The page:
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News and Features by Research Area or Topic

Helping Cleveland Provide the Highest Quality Drinking Water

The Lake Erie “dead zone” presents challenges for municipalities who draw water from Lake Erie. An NCCOS-funded project team of researchers at the NOAA Great Lakes Environmental Research Laboratory and the Cooperative Institute for Great Lakes Research is working with public water managers in Ohio to help them continue to provide citizens with high quality drinking […]

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NCCOS Responds to Southern California Harmful Algal Bloom Event

Starting late March- early April 2017, researchers, managers, and animal response networks working in Southern California coastal communities noted an increase in wildlife impacts consistent with the onset of a harmful algal bloom (HAB). They observed a large die-off of seabirds in Santa Barbara, Ventura, and Los Angeles Counties and an influx of sea lions […]

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NCCOS Shorelines Research Featured on NOAA Chesapeake Bay Website

Managers and policy makers concerned about shoreline hardening in the Mid-Atlantic region can now find pertinent research results summarized in an accessible document. NCCOS supported a multi-partner project conducted from 2009 to 2015 to investigate the ecological effects of hardened shorelines, watershed development and invasive marsh grass species on nearshore ecosystems. The NOAA Chesapeake Bay […]

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NCCOS Research Featured in EPA Harmful Algal Blooms Regional Forum

Southwestern states and Pacific Islands are experiencing increasing occurrences of harmful algal blooms in both coastal ocean and freshwater bodies. Recently the U.S. Environmental Protection Agency (EPA) in collaboration with a key regional partner, the California Surface Water Ambient Monitoring Program, convened a forum for federal, state, tribal and local agencies, lake managers, and water […]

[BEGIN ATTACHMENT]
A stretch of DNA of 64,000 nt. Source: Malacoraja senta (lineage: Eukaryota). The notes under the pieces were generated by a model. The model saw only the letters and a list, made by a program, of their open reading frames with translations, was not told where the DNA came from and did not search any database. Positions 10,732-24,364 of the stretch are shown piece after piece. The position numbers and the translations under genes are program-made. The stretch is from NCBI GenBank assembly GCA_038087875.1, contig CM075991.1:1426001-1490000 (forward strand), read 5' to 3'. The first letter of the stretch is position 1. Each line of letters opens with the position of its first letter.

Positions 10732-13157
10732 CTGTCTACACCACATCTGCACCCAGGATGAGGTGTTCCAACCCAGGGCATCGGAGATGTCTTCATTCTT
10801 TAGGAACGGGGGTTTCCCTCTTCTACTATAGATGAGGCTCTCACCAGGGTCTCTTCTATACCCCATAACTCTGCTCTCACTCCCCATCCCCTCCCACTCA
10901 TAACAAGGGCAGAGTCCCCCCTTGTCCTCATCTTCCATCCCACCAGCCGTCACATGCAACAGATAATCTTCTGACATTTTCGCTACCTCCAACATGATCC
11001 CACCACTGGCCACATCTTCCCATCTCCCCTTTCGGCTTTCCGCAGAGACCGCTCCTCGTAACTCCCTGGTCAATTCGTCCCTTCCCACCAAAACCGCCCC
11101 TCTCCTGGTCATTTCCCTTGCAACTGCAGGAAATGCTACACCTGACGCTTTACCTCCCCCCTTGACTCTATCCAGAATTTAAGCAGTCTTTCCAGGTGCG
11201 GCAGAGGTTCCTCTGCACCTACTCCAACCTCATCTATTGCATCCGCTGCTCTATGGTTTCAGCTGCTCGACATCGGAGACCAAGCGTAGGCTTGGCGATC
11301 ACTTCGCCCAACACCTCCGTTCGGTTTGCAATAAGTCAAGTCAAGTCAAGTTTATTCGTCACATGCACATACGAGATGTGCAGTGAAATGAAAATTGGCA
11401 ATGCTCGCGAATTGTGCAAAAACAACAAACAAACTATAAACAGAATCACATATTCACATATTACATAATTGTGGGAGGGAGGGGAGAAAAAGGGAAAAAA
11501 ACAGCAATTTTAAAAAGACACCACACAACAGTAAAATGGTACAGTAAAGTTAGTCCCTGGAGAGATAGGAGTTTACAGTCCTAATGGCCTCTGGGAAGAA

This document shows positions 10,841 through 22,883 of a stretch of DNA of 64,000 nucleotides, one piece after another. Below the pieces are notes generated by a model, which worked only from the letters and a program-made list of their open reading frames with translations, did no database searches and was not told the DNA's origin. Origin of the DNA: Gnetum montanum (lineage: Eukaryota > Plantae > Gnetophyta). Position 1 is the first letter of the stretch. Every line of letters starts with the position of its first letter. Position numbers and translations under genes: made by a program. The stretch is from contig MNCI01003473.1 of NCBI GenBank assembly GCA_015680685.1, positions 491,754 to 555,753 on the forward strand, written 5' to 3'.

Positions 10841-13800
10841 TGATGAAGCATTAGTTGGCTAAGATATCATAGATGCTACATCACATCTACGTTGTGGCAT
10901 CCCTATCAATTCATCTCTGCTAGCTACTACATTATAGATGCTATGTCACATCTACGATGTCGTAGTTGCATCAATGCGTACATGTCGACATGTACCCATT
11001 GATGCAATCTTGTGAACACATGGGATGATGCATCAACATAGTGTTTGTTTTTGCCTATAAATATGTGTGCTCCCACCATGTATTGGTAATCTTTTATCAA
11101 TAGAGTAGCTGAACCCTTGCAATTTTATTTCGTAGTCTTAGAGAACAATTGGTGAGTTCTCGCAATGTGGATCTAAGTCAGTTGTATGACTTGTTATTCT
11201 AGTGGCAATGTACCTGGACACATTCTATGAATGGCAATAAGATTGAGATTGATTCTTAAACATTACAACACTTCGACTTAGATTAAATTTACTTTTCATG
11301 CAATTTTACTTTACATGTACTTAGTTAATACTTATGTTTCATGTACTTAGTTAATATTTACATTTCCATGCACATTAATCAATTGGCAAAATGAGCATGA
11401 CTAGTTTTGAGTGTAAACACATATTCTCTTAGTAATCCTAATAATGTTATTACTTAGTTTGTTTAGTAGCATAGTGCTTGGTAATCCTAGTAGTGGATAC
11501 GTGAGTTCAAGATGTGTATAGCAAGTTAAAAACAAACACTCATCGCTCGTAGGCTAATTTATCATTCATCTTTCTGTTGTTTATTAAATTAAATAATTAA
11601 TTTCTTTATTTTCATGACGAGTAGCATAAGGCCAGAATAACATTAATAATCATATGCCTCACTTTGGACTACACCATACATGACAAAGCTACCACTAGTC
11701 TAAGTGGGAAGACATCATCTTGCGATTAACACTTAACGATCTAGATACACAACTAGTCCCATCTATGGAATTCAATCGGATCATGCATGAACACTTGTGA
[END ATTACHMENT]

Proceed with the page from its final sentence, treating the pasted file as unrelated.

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Toxin Sensor off Washington Coast Provides Early Warning

A sensor for the algal neurotoxin domoic acid (DA), developed by NCCOS scientists, was deployed last week off the Washington coast on an Environmental Sample Processor (ESP). Designed by the Monterey Aquarium Research Institute (MBARI) and known as “ESPfriday,” the processor is operated by the Northwest Fisheries Science Center (NWFSC). The DA sensor, along with harmful […]

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Small Fish Could Be In Big Trouble Without Wetlands

Coastal population growth and a desire to guard against sea level rise and coastal erosion has led to extensive conversions of natural wetlands and beaches to bulkheads and riprap. A new NCCOS-funded study recently published in Estuaries and Coasts explores how these changes are affecting fish and crustaceans in nearshore areas of Chesapeake Bay. Across all species, small […]

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NOAA Builds Relationship for Resource Management with Wampanoag Tribe

Last March, NCCOS joined other NOAA partners in a roundtable event with the Mashpee Wampanoag Tribal Council, sponsored by the NOAA North Atlantic Regional Collaboration Team. The meeting facilitated partnerships and the exchange of ideas between the Mashpee Wampanoag Tribe and NOAA regarding fisheries, habitat, and water quality. Historical records show the Algonquian-speaking Wampanoag encountered the English colonists of the […]

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Collaboration with new Scholar and NOAA Ocean Acidification Program Show Potenital

This past month, NCCOS welcomed a new Hollings Scholar, Madison Uetrecht, who will study the effects of ocean acidification on oyster growth under Dr. Beth Turner over the summer months. They visited Mook Sea Farm, where Uetrecht will conduct out-planting experiments with juvenile oysters to assess whether shell growth and calcification changes during different field ocean acidification (OA) conditions. […]

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